I CAME late to the pleasure of memorizing, and even now I look on it somewhat warily, like a man about to make a bad bargain. This surely has its roots in my early schooling. I attended what would now be thought of as progressively classical schools: From fifth grade on we studied a curriculum that, when mastered, would confer upon us the blessings of ``culture.'' When, early on, I asked what ``culture'' was, the teacher explained that it was the set of ideas and values I would have in common with everyone in the room. It was one of those great bad moments in the history of teaching. All the kids looked at each other. Tim Eufrasio spoke first.
``You mean I have to have something in common with Tom Simmons?'' he asked incredulously. ``Yeech!''
The teacher never really got control of that class again. Nevertheless she persevered, and the result was that I still hate Greek mythology, ancient Egyptian architecture, and a number of perfectly good poems and speeches that I had to memorize.
Each week we would all have to memorize something - ``The Charge of the Light Brigade,'' some lines from Shakespeare, the Gettysburg Address - and each week we would sweat and strain and grow red with the embarrassment of forgetting. Afterward, at lunch or on the playground, we'd swear we'd never memorize another thing. We were learning, but not what the teacher expected: we were learning that ideas and words could be enemies, the weapons a teacher could use against our well-being.
What changed this all for me, several years later, was the unexpected appearance of a somewhat shabby old man in my high school English class. A friend of the teacher, he had come to read some poems by Yeats. I knew nothing of Yeats. Or rather, I knew one thing, from a Richard Armour book: If Yeats had been Keats, he would have spelled it ``Kates.'' I was 15 years old, still living off an old antagonism toward literature, culture, and memorizing. I would not willingly have read a Yeats poem. I did not really listen willingly, either, and perhaps in this way I caught the old man's attention. He came over to me after class, as I was getting my books together.
``I have a poem for you,'' he said. ``I mean, a Yeats poem you should read. Look here ....'' he showed me his ancient edition of Yeats. ``It's called, `The Song of Wandering Aengus.' You'd like it. You might even memorize it.''
``I don't memorize,'' I said. He looked at me as if he'd expected the answer - wasn't fazed by it at all. ``Very well, very well,'' he said. ``Look at it for your health.''
Because that struck me as an odd thing to say about a poem, I actually looked at it a few days later. It was a strange, short poem about a fisherman's extraordinary catch. There was something mythological about it, which given my past ought to have bothered me, but there was also something deeply personal, an urgent need and a private quest, that caught my attention.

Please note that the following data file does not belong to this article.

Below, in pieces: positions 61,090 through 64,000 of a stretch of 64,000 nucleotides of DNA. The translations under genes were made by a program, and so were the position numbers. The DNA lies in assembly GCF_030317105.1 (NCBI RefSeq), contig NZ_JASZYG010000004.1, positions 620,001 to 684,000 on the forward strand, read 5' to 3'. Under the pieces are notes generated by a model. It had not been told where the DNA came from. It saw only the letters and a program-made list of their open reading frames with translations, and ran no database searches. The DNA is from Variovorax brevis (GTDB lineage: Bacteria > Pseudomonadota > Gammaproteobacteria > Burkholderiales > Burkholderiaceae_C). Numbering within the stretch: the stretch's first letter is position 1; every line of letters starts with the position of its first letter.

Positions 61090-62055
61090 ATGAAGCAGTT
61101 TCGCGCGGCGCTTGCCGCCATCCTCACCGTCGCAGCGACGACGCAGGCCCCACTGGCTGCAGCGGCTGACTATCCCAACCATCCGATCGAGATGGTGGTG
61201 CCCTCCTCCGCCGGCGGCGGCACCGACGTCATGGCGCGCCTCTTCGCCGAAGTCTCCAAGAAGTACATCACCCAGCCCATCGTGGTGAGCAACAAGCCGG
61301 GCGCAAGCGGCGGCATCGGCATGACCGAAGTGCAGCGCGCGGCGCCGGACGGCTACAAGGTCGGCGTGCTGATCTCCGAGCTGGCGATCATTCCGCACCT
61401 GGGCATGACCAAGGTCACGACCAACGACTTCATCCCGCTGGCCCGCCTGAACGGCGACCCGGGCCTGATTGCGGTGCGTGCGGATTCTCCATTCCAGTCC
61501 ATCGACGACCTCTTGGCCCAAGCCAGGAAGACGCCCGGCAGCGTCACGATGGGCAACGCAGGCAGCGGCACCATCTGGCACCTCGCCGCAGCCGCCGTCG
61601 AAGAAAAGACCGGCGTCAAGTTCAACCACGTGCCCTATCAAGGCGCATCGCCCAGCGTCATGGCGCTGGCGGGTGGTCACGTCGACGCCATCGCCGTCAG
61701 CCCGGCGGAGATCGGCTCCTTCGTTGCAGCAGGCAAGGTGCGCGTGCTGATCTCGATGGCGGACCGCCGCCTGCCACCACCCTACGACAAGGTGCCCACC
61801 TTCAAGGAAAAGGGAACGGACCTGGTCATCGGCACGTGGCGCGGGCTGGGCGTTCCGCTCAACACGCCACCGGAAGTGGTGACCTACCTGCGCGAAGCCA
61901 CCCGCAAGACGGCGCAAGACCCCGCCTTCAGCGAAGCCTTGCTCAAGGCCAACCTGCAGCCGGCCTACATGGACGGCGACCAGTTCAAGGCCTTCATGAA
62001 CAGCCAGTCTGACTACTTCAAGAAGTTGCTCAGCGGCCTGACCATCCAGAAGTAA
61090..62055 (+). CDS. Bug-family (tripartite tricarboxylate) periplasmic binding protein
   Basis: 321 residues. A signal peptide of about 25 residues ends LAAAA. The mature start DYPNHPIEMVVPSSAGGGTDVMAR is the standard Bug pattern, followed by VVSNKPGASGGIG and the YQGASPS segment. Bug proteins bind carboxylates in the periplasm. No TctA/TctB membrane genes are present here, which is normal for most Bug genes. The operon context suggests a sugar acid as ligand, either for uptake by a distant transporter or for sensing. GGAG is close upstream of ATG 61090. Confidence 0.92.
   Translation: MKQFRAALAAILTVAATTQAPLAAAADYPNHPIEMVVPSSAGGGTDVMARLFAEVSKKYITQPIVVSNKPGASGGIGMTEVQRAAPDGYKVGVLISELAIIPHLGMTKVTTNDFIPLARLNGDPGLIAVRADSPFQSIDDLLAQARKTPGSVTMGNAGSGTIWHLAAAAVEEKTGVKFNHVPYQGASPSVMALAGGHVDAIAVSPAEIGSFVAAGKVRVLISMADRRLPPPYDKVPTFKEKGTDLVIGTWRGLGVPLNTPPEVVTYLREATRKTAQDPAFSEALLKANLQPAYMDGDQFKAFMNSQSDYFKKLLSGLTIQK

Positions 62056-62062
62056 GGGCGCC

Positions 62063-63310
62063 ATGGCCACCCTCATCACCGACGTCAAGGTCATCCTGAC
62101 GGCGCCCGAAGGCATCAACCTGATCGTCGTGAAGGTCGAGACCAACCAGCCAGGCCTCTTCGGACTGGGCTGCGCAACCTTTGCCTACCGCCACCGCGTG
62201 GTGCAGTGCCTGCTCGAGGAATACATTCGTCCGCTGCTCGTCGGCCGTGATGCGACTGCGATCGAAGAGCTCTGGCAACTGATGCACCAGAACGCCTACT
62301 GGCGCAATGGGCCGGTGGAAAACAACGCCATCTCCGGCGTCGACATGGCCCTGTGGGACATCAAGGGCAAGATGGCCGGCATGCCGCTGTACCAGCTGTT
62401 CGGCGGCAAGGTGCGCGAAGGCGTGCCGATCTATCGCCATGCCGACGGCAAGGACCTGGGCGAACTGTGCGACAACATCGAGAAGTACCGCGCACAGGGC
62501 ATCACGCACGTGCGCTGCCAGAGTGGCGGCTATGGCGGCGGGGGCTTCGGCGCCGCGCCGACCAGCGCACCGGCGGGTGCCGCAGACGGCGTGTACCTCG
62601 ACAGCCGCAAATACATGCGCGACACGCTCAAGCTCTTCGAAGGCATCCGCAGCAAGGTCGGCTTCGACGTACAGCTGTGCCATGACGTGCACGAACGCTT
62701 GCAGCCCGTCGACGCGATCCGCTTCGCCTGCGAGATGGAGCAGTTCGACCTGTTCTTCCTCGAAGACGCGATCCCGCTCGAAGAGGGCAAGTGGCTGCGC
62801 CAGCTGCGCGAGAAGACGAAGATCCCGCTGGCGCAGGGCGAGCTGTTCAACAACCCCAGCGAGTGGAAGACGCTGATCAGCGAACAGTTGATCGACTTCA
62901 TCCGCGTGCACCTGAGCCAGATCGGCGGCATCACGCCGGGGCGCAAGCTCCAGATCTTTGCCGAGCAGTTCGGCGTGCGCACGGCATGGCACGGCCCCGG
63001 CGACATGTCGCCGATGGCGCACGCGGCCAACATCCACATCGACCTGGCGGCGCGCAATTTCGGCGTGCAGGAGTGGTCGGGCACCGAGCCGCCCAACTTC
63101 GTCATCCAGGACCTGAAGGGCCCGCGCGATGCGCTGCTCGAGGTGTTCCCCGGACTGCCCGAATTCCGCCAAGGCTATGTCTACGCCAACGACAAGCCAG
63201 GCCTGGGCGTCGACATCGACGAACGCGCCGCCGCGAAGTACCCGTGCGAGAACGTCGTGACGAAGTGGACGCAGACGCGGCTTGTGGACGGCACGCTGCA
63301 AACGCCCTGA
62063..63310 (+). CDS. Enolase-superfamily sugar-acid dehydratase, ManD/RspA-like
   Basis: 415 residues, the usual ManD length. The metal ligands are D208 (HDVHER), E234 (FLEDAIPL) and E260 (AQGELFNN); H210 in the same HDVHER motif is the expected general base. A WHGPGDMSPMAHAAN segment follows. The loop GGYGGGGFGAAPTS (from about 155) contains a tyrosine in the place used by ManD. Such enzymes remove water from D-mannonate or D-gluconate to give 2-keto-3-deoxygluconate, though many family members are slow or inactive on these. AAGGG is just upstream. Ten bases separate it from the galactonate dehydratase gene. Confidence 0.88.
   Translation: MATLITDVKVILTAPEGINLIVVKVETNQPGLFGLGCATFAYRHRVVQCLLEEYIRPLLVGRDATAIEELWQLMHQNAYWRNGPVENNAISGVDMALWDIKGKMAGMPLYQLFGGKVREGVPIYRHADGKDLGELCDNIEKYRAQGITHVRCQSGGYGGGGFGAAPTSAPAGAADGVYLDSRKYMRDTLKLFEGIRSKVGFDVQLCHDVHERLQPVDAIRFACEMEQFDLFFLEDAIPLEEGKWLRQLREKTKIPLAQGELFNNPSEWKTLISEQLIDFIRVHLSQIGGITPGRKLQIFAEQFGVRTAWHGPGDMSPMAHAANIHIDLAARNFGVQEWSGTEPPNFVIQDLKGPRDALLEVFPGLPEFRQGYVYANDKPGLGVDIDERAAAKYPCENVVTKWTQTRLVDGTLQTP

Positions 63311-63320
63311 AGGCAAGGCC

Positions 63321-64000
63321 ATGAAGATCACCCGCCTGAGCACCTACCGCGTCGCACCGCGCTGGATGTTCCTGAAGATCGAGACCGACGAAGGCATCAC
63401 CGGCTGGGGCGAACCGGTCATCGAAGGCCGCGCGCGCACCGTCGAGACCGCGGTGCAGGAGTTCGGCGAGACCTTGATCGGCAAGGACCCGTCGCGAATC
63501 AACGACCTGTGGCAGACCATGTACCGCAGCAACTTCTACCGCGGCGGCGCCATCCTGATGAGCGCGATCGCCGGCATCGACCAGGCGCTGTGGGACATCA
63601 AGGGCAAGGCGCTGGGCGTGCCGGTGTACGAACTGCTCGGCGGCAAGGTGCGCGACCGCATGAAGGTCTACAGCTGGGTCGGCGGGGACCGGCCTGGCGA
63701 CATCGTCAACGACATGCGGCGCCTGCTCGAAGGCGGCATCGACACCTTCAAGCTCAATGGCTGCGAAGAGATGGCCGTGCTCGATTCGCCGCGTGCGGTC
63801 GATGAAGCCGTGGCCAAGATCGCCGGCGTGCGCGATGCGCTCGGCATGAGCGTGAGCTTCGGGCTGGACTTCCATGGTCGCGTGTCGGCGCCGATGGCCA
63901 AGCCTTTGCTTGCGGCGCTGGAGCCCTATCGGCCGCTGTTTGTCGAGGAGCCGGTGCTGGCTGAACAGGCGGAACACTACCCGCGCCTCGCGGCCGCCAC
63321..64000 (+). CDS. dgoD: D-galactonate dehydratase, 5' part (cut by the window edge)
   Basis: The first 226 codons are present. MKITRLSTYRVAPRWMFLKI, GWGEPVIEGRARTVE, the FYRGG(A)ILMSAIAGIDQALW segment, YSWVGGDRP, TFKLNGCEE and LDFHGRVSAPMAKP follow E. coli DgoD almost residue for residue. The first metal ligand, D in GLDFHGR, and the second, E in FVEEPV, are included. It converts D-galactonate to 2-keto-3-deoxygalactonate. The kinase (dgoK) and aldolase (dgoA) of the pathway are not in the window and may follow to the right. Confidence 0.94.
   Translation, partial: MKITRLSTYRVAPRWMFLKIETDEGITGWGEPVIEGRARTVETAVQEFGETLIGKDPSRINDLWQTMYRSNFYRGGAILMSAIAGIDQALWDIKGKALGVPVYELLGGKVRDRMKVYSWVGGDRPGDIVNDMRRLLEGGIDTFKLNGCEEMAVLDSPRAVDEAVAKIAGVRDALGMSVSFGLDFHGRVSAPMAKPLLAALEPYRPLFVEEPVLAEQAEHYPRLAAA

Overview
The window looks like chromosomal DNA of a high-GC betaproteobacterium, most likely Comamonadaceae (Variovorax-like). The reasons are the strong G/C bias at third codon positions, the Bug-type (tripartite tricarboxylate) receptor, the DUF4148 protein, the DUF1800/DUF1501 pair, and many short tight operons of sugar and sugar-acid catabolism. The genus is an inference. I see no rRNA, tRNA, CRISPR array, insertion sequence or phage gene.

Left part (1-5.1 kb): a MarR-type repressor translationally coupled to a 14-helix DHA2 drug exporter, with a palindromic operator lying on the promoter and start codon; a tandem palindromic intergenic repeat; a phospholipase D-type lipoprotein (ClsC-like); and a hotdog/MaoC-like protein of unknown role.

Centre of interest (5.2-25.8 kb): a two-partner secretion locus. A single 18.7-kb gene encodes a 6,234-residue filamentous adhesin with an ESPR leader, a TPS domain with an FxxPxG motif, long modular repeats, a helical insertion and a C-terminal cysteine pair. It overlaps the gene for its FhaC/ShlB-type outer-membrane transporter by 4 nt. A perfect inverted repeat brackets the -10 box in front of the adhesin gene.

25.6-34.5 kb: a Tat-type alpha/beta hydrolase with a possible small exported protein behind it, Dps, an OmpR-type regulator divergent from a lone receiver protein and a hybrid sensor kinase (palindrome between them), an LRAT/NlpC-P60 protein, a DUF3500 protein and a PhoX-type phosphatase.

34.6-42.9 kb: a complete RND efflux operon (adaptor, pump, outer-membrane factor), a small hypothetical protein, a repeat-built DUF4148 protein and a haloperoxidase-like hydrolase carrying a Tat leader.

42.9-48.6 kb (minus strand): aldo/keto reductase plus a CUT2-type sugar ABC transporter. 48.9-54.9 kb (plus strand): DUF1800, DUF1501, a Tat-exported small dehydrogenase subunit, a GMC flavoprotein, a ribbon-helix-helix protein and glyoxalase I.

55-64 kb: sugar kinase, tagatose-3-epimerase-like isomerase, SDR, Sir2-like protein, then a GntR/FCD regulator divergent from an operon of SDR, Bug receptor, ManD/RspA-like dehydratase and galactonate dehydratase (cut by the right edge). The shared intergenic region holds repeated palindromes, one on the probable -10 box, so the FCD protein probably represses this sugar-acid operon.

The speaker of the poem, Aengus, had ``a fire in [his] head;'' something in him was burning, ardent, unsatisfied. I knew that feeling well. Not sure of what he was doing, yet not aimless, he went down to fish at a stream, where he caught ``a little silver trout.''
When he returned home with his catch, something remarkable happened:
Whan I had lain it on the floor, I went to blow the fire aflame, But something rustled on the floor, And someone called me by my name: It had become a glimmering girl With apple blossom in her hair Who called me by my name and ran And faded through the brightening air.
Out of ordinary events, out of Aengus's need, a beautiful creature arose who gave meaning to his life, and a quest.
It was a deeply romantic poem, full of strong feeling and unlikeliness. It framed for me a longing I had never put into words, a need for direction and beauty and suspense. I read the poem several times; then, a few hours later, while doing miscellaneous homework, I found myself reciting the poem. I had unintentionally memorized it.
Somewhere in that experience, I think, lies the essence of education, an essence which confounds our pedagogic theories and high-minded rhetoric about the importance of ``culture.'' We fulminate about the decline of cultural literacy, we lament our students' ignorance and sloth, as if ``culture'' were a single body of knowledge from which everyone would sooner or later drink. That is not culture; that has never been culture.
Culture is a process of making new, not making old. It is a means by which we regenerate ourselves. It happens when a poem, or a novel, or a TV show, or a movie, or some medium not yet invented, strikes to the heart and opens a new avenue of emotion.
I was fortunate to run into a handful of people - the shabby old devotee of Yeats not the least of them - who woke me up to words and ideas that seemed to come from within me. Many of these words and ideas in fact came from the time-honored texts - Plato, Dante, Montaigne - while others came from less conventional sources - the poems of Native Americans and ``The Book of the Hopi,'' the stories of Charlotte Perkins Gilman and Kate Chopin, the television productions of John Sacret Young. If, from these disparate sources, I were to weave together my own version of ``culture,'' it would run parallel to some of what other people call culture and then diverge widely. That makes perfect sense to me. It means that my education at some point finally began to do what education is supposed to do - make a person whole. For me, one small hallmark of that evolution was the moment when I first memorized a poem because I loved it, knowing that love would change me.